In a blog comment I found myself responding to (what I considered) a foolish point using this format:

“‹quotation of the original›”

sarcastic over-the-top agreement with the statement

(In certain cases such as ‹examples›, a restricted form of this is the case. ‹main point, discussing the limitations of the original statement›)

The way I’d phrased this, I had to parenthesize the final paragraph even though, as an argument, that was my main point.

Is there a term for this rhetorical device?

(It’s similar to the newspaper technique burying the lede, but not quite identical: burying the lede disguises the important point so it might be overlooked; here I have ironically parenthesized my argument but my intent is clear to the reader.)

2 Answers 2


I couldn't really tell if what you wrote in parentheses could have been incorporated, separated by commas, into the first sentence as an "aside" usually is, but parentheses are also used to set off "asides," so maybe what you have here is "an essential aside."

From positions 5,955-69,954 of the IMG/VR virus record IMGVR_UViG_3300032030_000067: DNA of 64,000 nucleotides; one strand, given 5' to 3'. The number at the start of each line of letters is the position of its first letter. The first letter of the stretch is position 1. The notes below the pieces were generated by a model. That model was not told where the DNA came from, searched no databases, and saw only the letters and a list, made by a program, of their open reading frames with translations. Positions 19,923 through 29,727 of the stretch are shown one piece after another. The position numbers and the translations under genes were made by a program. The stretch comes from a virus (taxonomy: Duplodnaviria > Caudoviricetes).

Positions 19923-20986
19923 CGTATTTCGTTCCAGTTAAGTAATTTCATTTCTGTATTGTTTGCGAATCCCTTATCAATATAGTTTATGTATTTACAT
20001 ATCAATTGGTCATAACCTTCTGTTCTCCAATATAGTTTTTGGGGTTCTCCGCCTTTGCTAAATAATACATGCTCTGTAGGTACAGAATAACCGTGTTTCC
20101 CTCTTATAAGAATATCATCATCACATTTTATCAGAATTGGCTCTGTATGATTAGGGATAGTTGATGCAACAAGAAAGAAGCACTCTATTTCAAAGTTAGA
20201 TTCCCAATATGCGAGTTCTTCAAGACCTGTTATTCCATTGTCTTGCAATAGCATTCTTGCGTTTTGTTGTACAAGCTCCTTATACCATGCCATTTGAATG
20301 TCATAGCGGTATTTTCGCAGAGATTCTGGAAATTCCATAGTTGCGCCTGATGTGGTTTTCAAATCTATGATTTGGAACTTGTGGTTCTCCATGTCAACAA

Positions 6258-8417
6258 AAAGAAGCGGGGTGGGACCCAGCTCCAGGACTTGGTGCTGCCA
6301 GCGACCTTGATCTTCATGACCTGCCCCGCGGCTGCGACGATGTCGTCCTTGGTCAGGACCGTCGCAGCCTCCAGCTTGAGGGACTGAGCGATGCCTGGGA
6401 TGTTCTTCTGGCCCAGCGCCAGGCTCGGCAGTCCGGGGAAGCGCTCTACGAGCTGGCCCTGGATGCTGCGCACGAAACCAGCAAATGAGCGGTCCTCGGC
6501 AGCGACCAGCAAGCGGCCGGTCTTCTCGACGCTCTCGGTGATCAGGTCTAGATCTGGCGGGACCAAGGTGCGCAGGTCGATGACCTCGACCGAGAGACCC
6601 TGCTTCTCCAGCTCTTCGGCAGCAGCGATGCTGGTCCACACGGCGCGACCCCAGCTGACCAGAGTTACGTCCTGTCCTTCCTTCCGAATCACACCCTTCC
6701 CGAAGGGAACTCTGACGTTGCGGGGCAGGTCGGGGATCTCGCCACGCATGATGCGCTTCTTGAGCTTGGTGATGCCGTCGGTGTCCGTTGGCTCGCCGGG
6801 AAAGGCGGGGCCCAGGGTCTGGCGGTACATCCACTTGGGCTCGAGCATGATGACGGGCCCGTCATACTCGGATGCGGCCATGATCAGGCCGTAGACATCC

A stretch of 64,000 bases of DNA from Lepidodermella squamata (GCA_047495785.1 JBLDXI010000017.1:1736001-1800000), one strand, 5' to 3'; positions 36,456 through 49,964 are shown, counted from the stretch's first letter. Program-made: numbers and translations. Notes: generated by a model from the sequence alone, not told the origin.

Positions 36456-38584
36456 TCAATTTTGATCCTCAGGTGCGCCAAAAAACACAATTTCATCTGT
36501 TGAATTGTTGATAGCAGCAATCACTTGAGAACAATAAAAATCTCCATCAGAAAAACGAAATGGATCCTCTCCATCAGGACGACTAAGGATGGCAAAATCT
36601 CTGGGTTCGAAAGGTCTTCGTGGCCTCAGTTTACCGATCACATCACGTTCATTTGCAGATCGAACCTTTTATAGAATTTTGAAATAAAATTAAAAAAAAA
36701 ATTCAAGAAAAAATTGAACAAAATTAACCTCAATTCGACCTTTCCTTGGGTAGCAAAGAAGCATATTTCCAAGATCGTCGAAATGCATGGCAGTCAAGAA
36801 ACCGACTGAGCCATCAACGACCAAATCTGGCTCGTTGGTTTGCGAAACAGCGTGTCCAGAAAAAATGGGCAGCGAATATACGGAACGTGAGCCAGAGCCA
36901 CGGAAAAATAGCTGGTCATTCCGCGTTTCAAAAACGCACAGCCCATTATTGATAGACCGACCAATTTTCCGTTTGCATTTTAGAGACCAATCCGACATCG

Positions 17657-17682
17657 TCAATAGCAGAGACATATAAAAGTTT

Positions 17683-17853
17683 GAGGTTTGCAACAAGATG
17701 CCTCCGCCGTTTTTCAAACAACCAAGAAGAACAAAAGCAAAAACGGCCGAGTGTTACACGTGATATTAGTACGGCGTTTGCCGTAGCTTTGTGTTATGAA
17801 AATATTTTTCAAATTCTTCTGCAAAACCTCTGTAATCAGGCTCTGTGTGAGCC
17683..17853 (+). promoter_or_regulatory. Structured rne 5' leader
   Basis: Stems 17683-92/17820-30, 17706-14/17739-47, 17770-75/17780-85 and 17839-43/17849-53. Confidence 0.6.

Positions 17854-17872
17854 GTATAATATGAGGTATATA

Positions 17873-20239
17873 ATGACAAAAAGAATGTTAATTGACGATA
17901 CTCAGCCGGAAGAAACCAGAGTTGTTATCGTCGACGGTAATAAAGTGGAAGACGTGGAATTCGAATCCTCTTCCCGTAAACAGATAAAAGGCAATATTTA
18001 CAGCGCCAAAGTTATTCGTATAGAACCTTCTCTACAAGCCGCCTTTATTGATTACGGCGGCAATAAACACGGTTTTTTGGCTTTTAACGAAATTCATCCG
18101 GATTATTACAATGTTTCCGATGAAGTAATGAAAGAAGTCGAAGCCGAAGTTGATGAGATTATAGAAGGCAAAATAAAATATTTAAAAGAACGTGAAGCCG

Exaggerated, sarcastic assent (hyperbole or heavy-handed irony or both) followed by parenthetical refutation (simple contradiction) doesn't have a single rhetorical term associated with it, as far as I know. If you wanted to create your own vivid description of the tactic, however, you might try something along the lines of "Wedding at Cana reasoning," which invokes this passage from the Bible (John 2: 9–10):

When the ruler of the feast had tasted the water that was made wine, and knew not whence it was: (but the servants which drew the water knew;) the governor of the feast called the bridegroom, And saith unto him, Every man at the beginning doth set forth good wine; and when men have well drunk, then that which is worse: but thou hast kept the good wine until now.

Your rhetorical strategy does much the same thing, serving your readers insubstantial water first, and then good wine.

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